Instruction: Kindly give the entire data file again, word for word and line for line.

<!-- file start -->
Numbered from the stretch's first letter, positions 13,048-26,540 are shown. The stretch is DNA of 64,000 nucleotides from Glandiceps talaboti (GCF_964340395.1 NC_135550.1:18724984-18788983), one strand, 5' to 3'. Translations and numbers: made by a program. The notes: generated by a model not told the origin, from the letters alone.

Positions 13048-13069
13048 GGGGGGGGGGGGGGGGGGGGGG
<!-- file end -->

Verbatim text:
Numbered from the stretch's first letter, positions 13,048-26,540 are shown. The stretch is DNA of 64,000 nucleotides from Glandiceps talaboti (GCF_964340395.1 NC_135550.1:18724984-18788983), one strand, 5' to 3'. Translations and numbers: made by a program. The notes: generated by a model not told the origin, from the letters alone.

Positions 13048-13069
13048 GGGGGGGGGGGGGGGGGGGGGG